Xiaomi Smart Band 8 and Huawei Band 8: Specifications compared
|Xiaomi’s latest model||Huawei’s latest model|
|Display||1.62 inch AMOLED, 192 x 490 pixels (326 ppi), 600 nits||1.47 inch AMOLED, 194 x 368 pixels (283 ppi), 500 nits|
|Sizes||48 x 22.5 x 10.99 mm||43.45 x 24.54 x 8.99 mm|
|Weight||27 grams with the wrist||14 grams without wrist|
|Water resistance||5 ATM||5 ATM|
|relationship||Bluetooth 5.1, no GPS, no NFC.||Bluetooth 5.0, no GPS, no NFC.|
|Battery||190 mAh, 16 days of battery life||180 mAh, 14 days battery life|
|Main characteristics||150 sports modes, measures SPO2 and heart rate, sleep monitoring etc||100 sports modes, measures SPO2 and heart rate, sleep tracking and more.|
Huawei Band 8 review
Both tools have already been featured in the NextPit editorial team. However, while I was able to review the global version of the Huawei Band 8, Matt got a sneak peek at the Chinese version of the Xiaomi Smart Band 8, which is why we haven’t decided on a final rating and score yet. This model. Wait until the global wrist release to get a better idea of what Xiaomi’s offering is capable of.
However, we think you can already get a good overview of the two fitness trackers in our comparison. get started!
details of the situation:
Hardware, design, display
Visually, nothing has changed, I can say. The dimensions have changed slightly for both and the Huawei Band 8 has lost two grams of weight (14 g without the wristband). The comparison has become more difficult because Xiaomi has now decided to mention the weight only on the wrist (27 g).
Display sizes remain the same as their predecessors. This means that the Xiaomi Smart Band 8 is 1.62 inches larger than the 1.47″ panel in the Huawei Band 8. Both displays are protected by 2.5D glass.
With a resolution of 192 x 490 pixels, Xiaomi sneaks in front of its competitor here, as the latter only manages 194 x 368 pixels, resulting in a low pixel density. With a higher brightness range (600 vs 500 nits), Xiaomi thus scores the necessary points for victory in the display category. Speaking of brightness: it’s now automatically controlled in the Smart Band 8, but Huawei is still waiting for an ambient light sensor.
So, all that’s left to say about the hardware is that both plastic fitness trackers can withstand water (5 ATM) depending on the conditions and both actually come with a new chassis.
In the past, they stuffed the body of the Xiaomi tracker into a silicone wristband, but from the 8th generation, there are clean cases where you can click the wristband. This also has the advantage of allowing you to use other accessories, including wearing the Smart Band 8 around your neck or on your trainers.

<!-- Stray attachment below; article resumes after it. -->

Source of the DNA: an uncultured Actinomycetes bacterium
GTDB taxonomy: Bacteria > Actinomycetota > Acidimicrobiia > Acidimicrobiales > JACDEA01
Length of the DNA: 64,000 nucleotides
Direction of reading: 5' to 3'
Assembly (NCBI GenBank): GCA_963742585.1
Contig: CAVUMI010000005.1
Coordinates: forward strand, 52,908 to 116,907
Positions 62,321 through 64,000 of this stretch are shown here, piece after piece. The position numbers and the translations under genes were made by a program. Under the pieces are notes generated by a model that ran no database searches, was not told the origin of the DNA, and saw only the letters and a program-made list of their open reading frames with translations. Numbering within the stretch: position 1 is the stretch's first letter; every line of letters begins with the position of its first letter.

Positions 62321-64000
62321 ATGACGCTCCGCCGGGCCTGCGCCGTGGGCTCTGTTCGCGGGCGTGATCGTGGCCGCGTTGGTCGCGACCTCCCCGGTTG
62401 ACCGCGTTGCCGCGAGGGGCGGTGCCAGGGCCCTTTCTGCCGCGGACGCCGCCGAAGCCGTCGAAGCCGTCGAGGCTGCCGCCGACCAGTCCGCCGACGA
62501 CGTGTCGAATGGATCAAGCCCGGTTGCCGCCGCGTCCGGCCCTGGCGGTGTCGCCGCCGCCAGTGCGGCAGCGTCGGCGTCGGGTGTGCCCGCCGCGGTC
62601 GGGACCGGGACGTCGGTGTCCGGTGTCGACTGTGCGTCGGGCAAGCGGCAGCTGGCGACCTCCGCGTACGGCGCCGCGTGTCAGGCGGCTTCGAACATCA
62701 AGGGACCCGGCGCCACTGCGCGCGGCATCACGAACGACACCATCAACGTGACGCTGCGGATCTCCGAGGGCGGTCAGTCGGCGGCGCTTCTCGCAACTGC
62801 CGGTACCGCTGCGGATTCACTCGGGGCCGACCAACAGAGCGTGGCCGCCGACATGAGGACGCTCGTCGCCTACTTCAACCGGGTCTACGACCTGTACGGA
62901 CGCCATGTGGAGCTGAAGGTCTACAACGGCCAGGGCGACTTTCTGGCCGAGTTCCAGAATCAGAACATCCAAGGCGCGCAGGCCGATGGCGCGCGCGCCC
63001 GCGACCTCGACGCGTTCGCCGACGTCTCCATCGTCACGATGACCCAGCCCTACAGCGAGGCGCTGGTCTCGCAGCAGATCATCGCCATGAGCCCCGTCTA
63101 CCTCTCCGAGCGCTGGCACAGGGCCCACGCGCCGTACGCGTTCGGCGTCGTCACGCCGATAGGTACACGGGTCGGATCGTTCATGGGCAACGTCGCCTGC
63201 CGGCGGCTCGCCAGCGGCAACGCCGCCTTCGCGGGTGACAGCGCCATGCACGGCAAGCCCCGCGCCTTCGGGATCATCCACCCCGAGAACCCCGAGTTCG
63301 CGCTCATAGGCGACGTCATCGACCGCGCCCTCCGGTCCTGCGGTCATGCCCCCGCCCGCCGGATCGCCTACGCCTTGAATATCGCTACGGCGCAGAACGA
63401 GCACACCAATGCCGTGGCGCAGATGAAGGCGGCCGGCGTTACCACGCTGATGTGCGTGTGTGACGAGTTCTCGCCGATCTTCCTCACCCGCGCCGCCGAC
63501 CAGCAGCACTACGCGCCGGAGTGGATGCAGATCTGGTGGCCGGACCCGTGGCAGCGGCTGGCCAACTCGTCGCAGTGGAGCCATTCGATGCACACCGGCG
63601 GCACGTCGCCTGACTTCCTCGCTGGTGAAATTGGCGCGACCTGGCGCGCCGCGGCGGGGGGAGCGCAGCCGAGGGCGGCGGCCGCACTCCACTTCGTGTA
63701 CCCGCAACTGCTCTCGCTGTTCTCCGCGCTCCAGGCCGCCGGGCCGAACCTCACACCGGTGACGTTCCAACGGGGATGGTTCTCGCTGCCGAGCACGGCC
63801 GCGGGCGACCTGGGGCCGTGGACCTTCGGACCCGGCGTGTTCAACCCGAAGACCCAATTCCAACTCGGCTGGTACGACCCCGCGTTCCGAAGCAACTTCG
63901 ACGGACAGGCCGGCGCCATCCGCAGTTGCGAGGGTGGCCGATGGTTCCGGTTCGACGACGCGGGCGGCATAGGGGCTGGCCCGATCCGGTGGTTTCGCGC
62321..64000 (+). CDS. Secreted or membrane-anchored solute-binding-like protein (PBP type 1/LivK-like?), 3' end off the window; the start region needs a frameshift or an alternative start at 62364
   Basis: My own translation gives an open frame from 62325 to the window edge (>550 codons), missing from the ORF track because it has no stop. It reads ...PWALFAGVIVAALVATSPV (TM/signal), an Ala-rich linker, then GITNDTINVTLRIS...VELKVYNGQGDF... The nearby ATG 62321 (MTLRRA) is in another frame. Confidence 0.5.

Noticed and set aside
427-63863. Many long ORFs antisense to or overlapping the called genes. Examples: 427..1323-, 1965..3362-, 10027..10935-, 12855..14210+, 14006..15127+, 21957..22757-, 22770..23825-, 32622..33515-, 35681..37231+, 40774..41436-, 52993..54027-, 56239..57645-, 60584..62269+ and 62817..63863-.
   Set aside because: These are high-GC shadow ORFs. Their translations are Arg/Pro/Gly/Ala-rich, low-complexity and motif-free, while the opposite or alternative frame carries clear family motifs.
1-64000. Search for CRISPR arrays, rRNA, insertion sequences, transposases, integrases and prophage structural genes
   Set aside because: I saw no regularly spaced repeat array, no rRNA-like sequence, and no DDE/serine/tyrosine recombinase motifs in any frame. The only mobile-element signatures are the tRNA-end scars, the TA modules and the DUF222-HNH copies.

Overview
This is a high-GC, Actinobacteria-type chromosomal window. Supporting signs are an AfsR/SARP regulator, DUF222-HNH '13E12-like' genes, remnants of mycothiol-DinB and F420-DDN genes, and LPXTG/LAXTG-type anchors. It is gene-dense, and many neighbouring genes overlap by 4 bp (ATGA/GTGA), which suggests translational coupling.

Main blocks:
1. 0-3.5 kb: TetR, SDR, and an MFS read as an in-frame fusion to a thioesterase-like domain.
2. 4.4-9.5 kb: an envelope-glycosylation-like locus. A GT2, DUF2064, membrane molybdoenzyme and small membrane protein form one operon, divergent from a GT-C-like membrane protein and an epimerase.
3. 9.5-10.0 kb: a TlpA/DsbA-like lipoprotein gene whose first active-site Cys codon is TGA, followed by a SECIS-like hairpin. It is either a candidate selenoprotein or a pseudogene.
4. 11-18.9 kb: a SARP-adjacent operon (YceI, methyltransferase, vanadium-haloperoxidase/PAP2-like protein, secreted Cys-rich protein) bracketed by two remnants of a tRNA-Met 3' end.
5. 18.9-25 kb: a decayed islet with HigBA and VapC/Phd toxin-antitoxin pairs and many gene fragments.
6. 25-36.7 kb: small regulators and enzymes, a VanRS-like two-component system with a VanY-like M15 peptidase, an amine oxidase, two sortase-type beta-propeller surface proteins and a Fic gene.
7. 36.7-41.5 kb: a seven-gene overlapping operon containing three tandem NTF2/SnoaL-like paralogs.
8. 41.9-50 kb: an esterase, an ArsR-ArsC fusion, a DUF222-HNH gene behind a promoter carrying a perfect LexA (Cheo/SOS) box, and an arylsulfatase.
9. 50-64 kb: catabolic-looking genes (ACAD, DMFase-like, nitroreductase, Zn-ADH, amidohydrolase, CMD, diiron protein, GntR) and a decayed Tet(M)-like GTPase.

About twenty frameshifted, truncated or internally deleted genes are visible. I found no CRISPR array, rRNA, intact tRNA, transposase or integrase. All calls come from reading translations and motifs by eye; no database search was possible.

Huawei also relies on a new mechanism that makes it easier to insert or remove the wristbands. However, this only works with Huawei-branded bands, not third-party providers.
One more word about hardware and connectivity: Both Xiaomi and Huawei still don’t offer NFC, at least globally. You’ll be looking for GPS in vain, which I think is a tough task for both manufacturers. Please give us these features in the next generation.
Sensors and range of functions
Xiaomi has upped the game when it comes to sports modes: from 30 modes on the Mi Band 6 to 120 modes on the Smart Band 7 and now, 150 sports modes on the Smart Band 8. Hats off to Xiaomi for adding functionality. Huawei also offers improvements, but “only” sees an increase from 96 to 100 modes. Perhaps the most important subjects have been around for a long time, so we shouldn’t assume that.
Sleep monitoring, blood oxygen level (SPO2) measurement, heart rate monitor, and of course, pedometer – both devices are still capable of all these, and nothing new has been added in this regard. However, I personally found Huawei’s sleep tracking on the Huawei Band 8 to be incredibly inaccurate with its TruSleep technology.
In general, especially with regard to health characteristics, note that the set values are indicative at best and cannot be a substitute for readings and measurements made by medical professionals or doctors. However, Xiaomi has at least improved the accuracy of step tracking here.